V. A Counter-Intuitive Assay to Indentify Potential Notch-Independent Mechanisms That Promote the Expansion of the Larval Germline Progenitor Pool

VI. Identification of the Insulin/IGF-Like Receptor (IIR) Pathway Role in Germline Proliferation

VII. IIR Signaling in C. elegans

VIII. Insulin Signaling Promotes the Larval Germline Cell Division Cycle

IX. C. elegans Insulins

X. Many Target Tissues for IIR Signaling

XI. Other Germline Roles for the IIR Pathway

XII. IIR Role in Larval Germline Proliferation: A Reproductive Timing and Lifespan Connection?

XIII. A Current Model and Future Directions

Acknowledgments

Generating Mature ß-Cells From Embryonic Stem Cells

I. Introduction

II. Signaling Pathways in ß-Cell Differentiation

III. Summary and Conclusions

Acknowledgments

Activation and Regulation of Reserve Liver Progenitor Cells

I. Introduction

II. Activation and Regulation of Mature Hepatocytes in Normal Liver Regeneration

III. Reserve Liver Progenitor Cells

IV. Hierarchical Responses in Liver Disease and Regeneration

Adult Cardiac-Derived Stem Cells

I. Introduction

II. c-kit-Positive Cardiac Cells

III. Conclusions and Future Prospects

Acknowledgments

TGF-ß1 Regulates Differentiation of Bone Marrow Mesenchymal Stem Cells

I. Bone Marrow Mesenchymal Stem Cells

II. The Role of TGF-ß1 in Differentiation of Bone Marrow MSCs

III. Summary

Acknowledgments

Maternal Intake of Folic Acid and Neural Crest Stem Cells

I. Introduction

II. Role of FA in Human Health

III. Mouse Models of NTD

IV. Neural Crest Development and Neural Crest Stem Cells

V. Role of FA in Neural Crest Development

VI. Folate Nonresponsive Genetic Mouse Models

VII. Conclusions and Future Directions

Acknowledgments

Modulation of the Generation of Dopaminergic Neurons from Human Neural Stem Cells by Bcl-XL

I. Introduction

II. Sources of Human DAn for Cell Replacement in PD

III. Epigenetic Cues and Genetic Manipulations to Improve hNSCs Differentiation Toward the A9 DA Phenotype

IV. Concluding Remarks

Acknowledgments

Glucocorticoid Hedgehog Agonists in Neurogenesis

I. Introduction

II. Select Glucocorticoids as Smoothened Agonists: Potential Effects for Neurogenesis

III. Mechanism of Action

IV. Structure–Activity Relationships (SAR) of Glucocorticoid Smoothened Agonists

V. Conclusion

Effect of Progesterone on Human Mesenchymal Stem Cells

I. Introduction

II. Biological Roles of Progesterone

III. Mesenchymal Stem Cells

IV. Multipotent MSCs in Human Endometrium

V. Interaction Between Progesterone and MSCs

VI. Conclusions and Future Directions

Acknowledgments

Regulation of Muscle Stem Cells Activation

I. Cells Participating in Muscle Growth and Repair: Mechanisms of Activation

II. The Unique Ability of Skeletal Muscles to Regenerate

III. Muscle Stem Cells Activation: The Importance of Satellite Cell Niche

IV. The Interactions with ECM

V. Growth Factors Regulating Activation of Satellite Cells: The Case of HGF

VI. Other ECM-bound Growth Factors Regulating Myoblast Proliferation and Differentiation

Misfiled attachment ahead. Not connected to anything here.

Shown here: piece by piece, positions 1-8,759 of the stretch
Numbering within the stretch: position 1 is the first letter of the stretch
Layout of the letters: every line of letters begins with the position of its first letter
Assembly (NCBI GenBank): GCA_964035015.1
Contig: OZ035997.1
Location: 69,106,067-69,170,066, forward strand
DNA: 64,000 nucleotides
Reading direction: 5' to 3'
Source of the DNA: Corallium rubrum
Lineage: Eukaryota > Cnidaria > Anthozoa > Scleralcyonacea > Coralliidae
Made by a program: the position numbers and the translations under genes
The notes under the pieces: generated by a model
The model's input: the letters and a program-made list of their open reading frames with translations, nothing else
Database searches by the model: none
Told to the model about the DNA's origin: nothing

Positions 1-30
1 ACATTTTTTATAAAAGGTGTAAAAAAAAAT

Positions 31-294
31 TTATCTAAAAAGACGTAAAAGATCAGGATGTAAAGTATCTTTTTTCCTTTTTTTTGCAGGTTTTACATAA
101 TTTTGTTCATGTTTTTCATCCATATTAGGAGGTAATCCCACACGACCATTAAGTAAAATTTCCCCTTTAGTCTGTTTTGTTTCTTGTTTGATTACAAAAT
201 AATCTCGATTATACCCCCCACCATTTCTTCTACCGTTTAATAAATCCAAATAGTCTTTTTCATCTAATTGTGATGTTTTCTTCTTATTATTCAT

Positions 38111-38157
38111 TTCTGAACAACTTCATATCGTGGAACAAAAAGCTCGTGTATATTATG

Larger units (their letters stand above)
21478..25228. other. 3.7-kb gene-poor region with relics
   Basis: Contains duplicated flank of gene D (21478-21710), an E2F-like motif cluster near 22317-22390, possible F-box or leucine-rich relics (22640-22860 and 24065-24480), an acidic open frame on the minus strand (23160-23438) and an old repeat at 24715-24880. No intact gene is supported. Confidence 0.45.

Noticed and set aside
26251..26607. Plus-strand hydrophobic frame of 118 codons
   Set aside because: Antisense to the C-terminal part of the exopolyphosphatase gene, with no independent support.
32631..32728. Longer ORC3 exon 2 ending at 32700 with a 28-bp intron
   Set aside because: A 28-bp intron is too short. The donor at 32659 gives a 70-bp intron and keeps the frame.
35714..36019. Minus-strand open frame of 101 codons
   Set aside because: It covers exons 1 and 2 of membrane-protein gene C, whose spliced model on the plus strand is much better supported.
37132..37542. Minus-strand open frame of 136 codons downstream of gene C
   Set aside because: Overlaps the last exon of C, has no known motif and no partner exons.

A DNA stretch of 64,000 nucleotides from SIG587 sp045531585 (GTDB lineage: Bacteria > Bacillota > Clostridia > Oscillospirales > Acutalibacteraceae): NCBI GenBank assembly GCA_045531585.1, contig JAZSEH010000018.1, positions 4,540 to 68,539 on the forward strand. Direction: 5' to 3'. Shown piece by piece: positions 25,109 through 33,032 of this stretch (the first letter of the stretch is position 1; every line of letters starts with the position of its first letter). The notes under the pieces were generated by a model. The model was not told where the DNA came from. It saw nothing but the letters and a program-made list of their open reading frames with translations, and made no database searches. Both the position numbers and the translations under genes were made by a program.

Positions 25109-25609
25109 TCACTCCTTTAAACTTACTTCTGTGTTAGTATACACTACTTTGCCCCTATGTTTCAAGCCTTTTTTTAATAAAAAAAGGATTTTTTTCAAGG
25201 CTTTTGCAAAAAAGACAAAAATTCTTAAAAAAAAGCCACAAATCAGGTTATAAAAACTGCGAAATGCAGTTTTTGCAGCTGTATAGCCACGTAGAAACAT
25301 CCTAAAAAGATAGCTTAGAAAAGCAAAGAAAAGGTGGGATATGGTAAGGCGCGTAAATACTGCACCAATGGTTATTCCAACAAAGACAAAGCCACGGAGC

VII. Concluding Remarks

Acknowledgments

Thymosins and Muscle Regeneration

I. Introduction

II. Basic Properties of Thymosins

III. Physiological Activities of Tß4

IV. Roles of Tß4 in Skin Tissue Regeneration

V. Roles of Tß4 in Heart Regeneration

VI. Roles of Tß4 in Skeletal Muscle Regeneration

VII. Signaling Mechanism Involved in the Chemotactic Activity of Tß4

VIII. Concluding Remarks

MicroRNAs and Mesenchymal Stem Cells

I. Introduction

II. MicroRNAs

III. Mesenchymal Stem Cells

IV. miRNAs and Stem Cells

V. Role of miRNAs in MSC Differentiation

VI. The Role of miRNAs in Cell-to-Cell Communication

VII. Conclusions

Acknowledgments

MicroRNA and Vascular Smooth Muscle Cells

I. Introduction

II. miRNA Biogenesis and Mechanism

III. miRNA and VSMC Differentiation

IV. miRNA and VSMC Phenotypic Switch

V. miRNA and VSMC Neointima Hyperplasia

VI. miRNA and VSMC-Related Diseases

VII. Prospective Application of miRNAs as Therapeutics for Vascular Disease

Acknowledgments

Transforming Growth Factor-Beta Superfamily in Mouse Embryonic Stem Cell Self-Renewal

I. Introduction

II. Overview of TGF-Beta-Related Signaling

III. ES Cell Regulation by the BMP Pathway

IV. ES Cell Regulation by the Nodal Pathway

V. Interactions of TGF-Beta Signaling with Other Pluripotency Pathways

VI. TGF-Beta Signaling in Other Pluripotent Cells

VII. Conclusions and Future Directions

Acknowledgment

The Biology of HIFa Proteins in Cell Differentiation and Disease

I. Introduction

II. HIF and Cancer

III. HIF and Stem

IV. HIF and Neurodegenerative Diseases

V. HIFs in Cardiac Ischemic Diseases

VI. HIFs as Target

VII. Conclusion

Regulatory Role of Klf5 in Early Mouse Development and in Embryonic Stem Cells

I. Klf5: A Krüppel-Like Transcription Factor

II. Multiple Functions of Klf5

III. Klfs in Reprogramming

IV. Gene Expression Network for the Maintenance of ESC Pluripotent State

V. Klf5 Function in ESCs

VI. Klf5 Role in Early Embryonic Development

VII. Klf5 Targets

VIII. Klf5 Connection to the Core Pluripotency Network

IX. Conclusions

Acknowledgments

Bam and Bgcn in Drosophila Germline Stem Cell Differentiation

I. Introduction

II. Bam Repression of Stem Cell Maintenance Factors

III. Conclusion

Acknowledgments

The Effects of Mechanical Loading on Mesenchymal Stem Cell Differentiation and Matrix Production

I. Introduction

II. Mesenchymal Stem Cells

III. Mechanical Loading

IV. Experimental Results

V. Conclusions and Future Directions

Acknowledgments